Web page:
Where Did the Tradition of a Saddled, Riderless Horse in a Military Funeral Come From?

The riderless horse in a military funeral was an ancient custom practised by the Romans.

A soldier and his horse trained to fight as one unit in battle, making it almost impossible for the animal to have another master.

If a soldier retired, so did his horse.

For the same reason, if the soldier died in combat, the horse followed his coffin to the cemetery to be put down and buried with his companion.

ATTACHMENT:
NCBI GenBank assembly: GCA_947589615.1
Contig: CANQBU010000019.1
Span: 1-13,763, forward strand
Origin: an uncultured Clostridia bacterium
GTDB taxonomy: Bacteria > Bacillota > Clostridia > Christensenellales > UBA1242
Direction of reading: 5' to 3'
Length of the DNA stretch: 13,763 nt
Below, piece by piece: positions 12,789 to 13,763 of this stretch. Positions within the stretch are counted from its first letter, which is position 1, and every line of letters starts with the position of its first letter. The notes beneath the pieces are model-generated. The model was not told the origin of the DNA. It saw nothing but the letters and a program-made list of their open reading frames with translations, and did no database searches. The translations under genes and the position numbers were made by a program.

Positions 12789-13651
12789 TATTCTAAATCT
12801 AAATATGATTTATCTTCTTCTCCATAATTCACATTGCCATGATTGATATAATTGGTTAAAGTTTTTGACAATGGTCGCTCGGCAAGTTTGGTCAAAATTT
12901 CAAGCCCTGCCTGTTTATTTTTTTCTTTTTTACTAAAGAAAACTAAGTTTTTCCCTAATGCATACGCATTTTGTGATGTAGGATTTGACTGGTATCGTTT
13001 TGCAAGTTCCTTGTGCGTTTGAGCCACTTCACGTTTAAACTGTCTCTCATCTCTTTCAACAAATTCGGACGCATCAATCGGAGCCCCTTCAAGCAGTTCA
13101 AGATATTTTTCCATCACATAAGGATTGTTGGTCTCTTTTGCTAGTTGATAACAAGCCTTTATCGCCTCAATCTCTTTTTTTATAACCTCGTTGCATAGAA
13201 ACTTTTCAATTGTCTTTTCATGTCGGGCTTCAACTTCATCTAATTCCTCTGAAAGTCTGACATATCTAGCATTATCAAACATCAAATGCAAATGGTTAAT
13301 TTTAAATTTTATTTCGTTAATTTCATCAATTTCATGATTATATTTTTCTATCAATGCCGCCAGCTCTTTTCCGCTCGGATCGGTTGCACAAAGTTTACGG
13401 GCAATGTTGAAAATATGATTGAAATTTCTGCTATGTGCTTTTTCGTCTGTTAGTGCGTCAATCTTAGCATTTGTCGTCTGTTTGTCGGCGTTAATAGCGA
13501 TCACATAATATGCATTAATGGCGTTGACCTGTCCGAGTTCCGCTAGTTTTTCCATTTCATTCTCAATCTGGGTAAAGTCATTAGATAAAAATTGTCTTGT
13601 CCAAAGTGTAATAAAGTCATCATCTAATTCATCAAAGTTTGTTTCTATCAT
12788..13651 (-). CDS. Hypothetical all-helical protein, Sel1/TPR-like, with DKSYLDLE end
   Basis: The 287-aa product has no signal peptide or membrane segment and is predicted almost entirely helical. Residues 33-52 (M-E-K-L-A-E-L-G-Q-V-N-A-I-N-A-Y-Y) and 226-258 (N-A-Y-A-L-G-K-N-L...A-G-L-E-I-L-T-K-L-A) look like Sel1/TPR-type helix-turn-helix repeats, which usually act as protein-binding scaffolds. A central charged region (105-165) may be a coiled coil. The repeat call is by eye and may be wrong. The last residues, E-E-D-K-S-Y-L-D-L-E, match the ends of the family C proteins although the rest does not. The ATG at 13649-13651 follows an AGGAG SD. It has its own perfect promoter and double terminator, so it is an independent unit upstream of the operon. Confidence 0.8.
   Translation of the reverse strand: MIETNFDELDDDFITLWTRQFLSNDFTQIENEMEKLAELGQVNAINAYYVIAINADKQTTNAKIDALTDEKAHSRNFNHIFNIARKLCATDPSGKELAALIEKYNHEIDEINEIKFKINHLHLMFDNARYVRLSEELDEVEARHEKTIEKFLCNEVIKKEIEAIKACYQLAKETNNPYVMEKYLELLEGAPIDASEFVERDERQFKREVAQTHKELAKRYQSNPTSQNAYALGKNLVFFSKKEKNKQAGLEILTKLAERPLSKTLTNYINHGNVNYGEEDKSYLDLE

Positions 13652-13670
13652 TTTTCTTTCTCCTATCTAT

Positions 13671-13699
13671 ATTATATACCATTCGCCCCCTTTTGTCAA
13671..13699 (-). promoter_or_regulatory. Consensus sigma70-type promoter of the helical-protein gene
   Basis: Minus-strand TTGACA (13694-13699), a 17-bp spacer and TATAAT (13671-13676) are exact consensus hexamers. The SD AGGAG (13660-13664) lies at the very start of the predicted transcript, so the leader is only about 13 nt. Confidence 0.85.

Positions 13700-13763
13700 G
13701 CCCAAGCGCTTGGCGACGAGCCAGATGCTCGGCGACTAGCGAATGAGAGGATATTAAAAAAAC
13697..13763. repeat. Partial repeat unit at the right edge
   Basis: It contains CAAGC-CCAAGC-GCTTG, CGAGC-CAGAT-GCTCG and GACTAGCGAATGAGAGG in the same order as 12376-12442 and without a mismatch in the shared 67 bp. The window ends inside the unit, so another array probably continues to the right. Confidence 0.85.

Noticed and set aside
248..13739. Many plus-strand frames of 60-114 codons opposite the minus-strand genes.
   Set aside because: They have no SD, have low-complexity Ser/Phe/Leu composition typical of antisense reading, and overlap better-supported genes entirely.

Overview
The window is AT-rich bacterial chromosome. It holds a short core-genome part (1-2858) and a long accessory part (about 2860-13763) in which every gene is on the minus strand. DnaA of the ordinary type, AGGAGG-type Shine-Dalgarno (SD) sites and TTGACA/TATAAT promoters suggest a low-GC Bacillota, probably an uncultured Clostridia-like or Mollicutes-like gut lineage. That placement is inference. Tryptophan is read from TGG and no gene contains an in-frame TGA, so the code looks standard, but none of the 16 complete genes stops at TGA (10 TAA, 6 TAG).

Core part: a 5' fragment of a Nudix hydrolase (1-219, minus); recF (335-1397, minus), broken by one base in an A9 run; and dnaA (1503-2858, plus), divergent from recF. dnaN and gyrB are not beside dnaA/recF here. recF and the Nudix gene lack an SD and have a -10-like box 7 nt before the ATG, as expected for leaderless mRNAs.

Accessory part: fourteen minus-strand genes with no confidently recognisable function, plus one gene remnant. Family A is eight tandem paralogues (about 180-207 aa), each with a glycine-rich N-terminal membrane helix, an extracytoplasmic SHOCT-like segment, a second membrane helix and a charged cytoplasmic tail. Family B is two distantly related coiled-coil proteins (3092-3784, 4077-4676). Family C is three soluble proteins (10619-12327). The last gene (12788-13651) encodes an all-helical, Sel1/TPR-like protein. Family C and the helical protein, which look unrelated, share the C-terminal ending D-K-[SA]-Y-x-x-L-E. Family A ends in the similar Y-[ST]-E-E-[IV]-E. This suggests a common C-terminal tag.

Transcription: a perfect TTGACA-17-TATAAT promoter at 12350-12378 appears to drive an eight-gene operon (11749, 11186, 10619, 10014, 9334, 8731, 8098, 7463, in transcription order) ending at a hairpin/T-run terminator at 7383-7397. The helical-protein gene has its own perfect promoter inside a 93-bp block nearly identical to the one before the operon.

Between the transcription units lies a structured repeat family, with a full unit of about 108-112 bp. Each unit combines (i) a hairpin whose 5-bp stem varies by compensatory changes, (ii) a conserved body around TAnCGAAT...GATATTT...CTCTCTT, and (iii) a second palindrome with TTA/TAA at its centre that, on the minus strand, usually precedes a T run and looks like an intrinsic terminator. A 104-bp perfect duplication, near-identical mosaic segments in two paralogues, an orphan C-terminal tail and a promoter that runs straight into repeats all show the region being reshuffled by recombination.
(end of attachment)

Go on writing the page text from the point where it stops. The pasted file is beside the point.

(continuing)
The two would ride together into the afterlife.

The empty boots in the stirrups is a later tradition and signifies that no one else can ride that horse.

Today it’s simply a ceremony, and the animal isn’t harmed.

About Karen Hill

Karen Hill is a freelance writer, editor, and columnist. Born in New York, her work has appeared in the Examiner, Yahoo News, Buzzfeed, among others.

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